From Muslim to SapioSexual World Art Erotica Curator
My journey into sexuality in the modern world began in my sophomore year at York University in Toronto, Canada. Young, idealistic and a Sociology major; I wanted to save the world. I loved taking on assignments on controversial topics: Recreational drugs, feminism, homosexuality, AIDS, prostitution, racism.
One of my major essays was called Pornography; where do we draw the line? As part of this assignment, I had to go around campus showing female staff and students a series of sexually explicit pictures cut from various “men’s” magazines and then to ask them whether they felt these images were erotic or pornographic.
Many of the females found the pictures degrading and exploitative with no redeeming features whatsoever. But there was also deep inconsistency. One woman’s definition of ‘patriarchal porn’ was another woman’s fantasy!
During the course of my assignment, I noticed the not too subtle difference between men and women when it came to their enjoyment of erotic\pornographic images. I delved deeper into the subject. (My major was Sociology so what else could I do!) I read the feminists; Susan Brownmiller, Andrea Dworkin, Gloria Steinem and so on. “Give us Erotica” they cried. “Not Pornography.” But then they often went all fuzzy when it came to defining exactly what was erotica.
I surveyed females on campus and asked them to describe what they saw as “erotica”. No two answers were the same. Yet feminist writers and many females I spoke to were almost universal in their condemnation of pornography per se and the male commercialization of sexuality in general.
The male counter-reaction was often just as harsh. “These women who want to ban sex films are just prudes who just can’t face the sight of an erect penis”; “feminists are anti-sex and anti-men”; “they see only lesbian depictions of sex as erotic; anything else is pornographic”; “Some “wimmin” seem to think that if a guy reads Penthouse then he has to go out right afterward and rape”. And so the war of the sexes raged on. For me doing that essay was a turning point in my life. This issue was just too interesting to let go!
The smell of food can make us hungry. Should the sight of sex make us horny? With men, it seems to do just that. A man can bring himself to orgasm in two minutes flat by merely masturbating and watching a naughty movie. However, it is simply not the same with a woman. (At least not in two minutes!) As women are quick to state, a little more is required. It is not enough just to show naked bodies pumping away at each other. There needs to be some sort of story under all the skin and sweat. Preferably something exotic, esoteric and romantic. And then anything goes!
Over the years, I slowly began to build up a collection of erotic art and literature from the various countries of my travels. I would often show samples to my female friends. Almost without exception, they were fascinated by these decidedly different interpretations of erotica.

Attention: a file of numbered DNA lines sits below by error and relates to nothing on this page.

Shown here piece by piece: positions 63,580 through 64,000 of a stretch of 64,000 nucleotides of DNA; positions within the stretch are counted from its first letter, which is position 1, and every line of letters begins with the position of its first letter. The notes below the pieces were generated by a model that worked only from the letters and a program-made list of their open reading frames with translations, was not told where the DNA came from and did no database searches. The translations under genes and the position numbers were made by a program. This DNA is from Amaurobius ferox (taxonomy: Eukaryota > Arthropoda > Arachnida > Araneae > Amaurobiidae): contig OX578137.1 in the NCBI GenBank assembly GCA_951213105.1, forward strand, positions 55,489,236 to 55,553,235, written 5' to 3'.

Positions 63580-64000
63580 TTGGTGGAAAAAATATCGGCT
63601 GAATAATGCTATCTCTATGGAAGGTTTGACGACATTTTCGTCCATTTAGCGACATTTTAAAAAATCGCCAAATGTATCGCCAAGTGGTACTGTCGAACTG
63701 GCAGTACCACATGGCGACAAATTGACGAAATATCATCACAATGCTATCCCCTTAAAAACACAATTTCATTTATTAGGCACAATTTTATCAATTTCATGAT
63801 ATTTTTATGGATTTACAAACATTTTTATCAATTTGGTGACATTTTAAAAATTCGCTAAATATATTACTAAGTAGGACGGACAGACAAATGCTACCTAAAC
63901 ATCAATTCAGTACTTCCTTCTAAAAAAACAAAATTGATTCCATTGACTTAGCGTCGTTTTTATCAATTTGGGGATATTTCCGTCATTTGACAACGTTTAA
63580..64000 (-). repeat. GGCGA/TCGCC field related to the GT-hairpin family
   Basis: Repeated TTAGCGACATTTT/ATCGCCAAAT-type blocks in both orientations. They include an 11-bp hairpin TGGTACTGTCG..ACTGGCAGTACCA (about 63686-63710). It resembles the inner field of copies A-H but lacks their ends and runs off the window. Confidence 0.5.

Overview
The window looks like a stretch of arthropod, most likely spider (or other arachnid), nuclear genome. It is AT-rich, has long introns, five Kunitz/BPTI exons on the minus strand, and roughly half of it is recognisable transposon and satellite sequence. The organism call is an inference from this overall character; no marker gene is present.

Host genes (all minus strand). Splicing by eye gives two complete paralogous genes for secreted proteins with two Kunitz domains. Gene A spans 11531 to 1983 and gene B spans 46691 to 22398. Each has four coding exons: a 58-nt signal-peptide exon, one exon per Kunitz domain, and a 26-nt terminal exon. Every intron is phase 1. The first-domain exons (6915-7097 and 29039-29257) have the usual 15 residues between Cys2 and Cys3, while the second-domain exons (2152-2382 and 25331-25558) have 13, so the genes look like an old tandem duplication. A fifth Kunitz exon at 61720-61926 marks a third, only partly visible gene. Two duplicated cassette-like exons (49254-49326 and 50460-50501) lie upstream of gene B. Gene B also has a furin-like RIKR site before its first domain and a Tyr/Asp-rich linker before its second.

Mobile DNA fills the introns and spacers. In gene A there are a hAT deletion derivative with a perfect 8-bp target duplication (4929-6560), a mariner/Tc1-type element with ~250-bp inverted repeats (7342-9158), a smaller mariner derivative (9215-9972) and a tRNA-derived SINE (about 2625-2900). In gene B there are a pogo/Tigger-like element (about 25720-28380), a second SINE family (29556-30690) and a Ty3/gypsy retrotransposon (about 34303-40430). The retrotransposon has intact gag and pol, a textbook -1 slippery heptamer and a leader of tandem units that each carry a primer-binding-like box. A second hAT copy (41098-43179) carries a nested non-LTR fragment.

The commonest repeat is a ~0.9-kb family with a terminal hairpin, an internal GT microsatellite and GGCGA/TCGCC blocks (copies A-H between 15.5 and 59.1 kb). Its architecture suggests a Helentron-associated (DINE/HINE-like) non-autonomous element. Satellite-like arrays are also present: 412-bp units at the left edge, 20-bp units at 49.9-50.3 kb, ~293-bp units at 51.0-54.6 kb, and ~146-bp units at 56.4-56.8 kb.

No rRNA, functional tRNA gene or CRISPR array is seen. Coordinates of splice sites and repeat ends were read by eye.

As an unemployed Sociology major, I had the time to go deeper into my investigations. And so I did. I journeyed to the netherworld of the Netherlands, the notorious city of Amsterdam. Near the red light district, was my destination, The Venus Tempel Sex Museum. Though the name was rather tacky (as were many of the exhibits), this “museum” was nonetheless quite an eye-opener. It had one of the largest collections of historical and cultural erotica in the world and so, it was the perfect place to observe the reactions of visitors from around the world!
I stood outside the museum for many long days in the cold, wet, dreary, (again!) Damstraat of central Amsterdam, feeling like a bedraggled voyeur but nobly pursuing my calling. With my damp, soggy notebook in hand, I would collect statistics and observe the nuances of the visitors. I discovered that 42% of the visitors there were women. I thought this figure was especially impressive when I compared it to the almost negligible number of women who frequent the more traditional sex shops and other sex-oriented establishments.
I saw some of the most surprising things: time after time when couples walked by the museum it was the female who dragged in her protesting boyfriend or husband by the arm! Many women also went in singly or in pairs. Once inside, they would gaze in open admiration at the exhibits and read most of the explanation captions with obvious interest. There was nothing furtive about their behavior. On the contrary, both the female and male visitors would often giggle and laugh and generally have a good time.
I began to see that there was an alternative to the images of sexuality put out by the male-dominated pornographic industry. Historical and cultural erotica, whether art and philosophy from the Kama Sutra, statues, and carvings of Dionysian revelry from Ancient Greece and Rome or sumptuous 19th-century erotic French paintings; they provide the depth, context, and romance that male pornography often lacks.
Pornography is like junk food. It is quick and fast but over the long term, not very satisfying. Erotica is like a gourmet meal in that it satisfies the brain and possibly the heart as well as the visual appeal.
That was where I began to see that sexuality can be worked with, in an ethical way that brings benefits to society rather than costs. And so the idea of the World Art Erotica was born!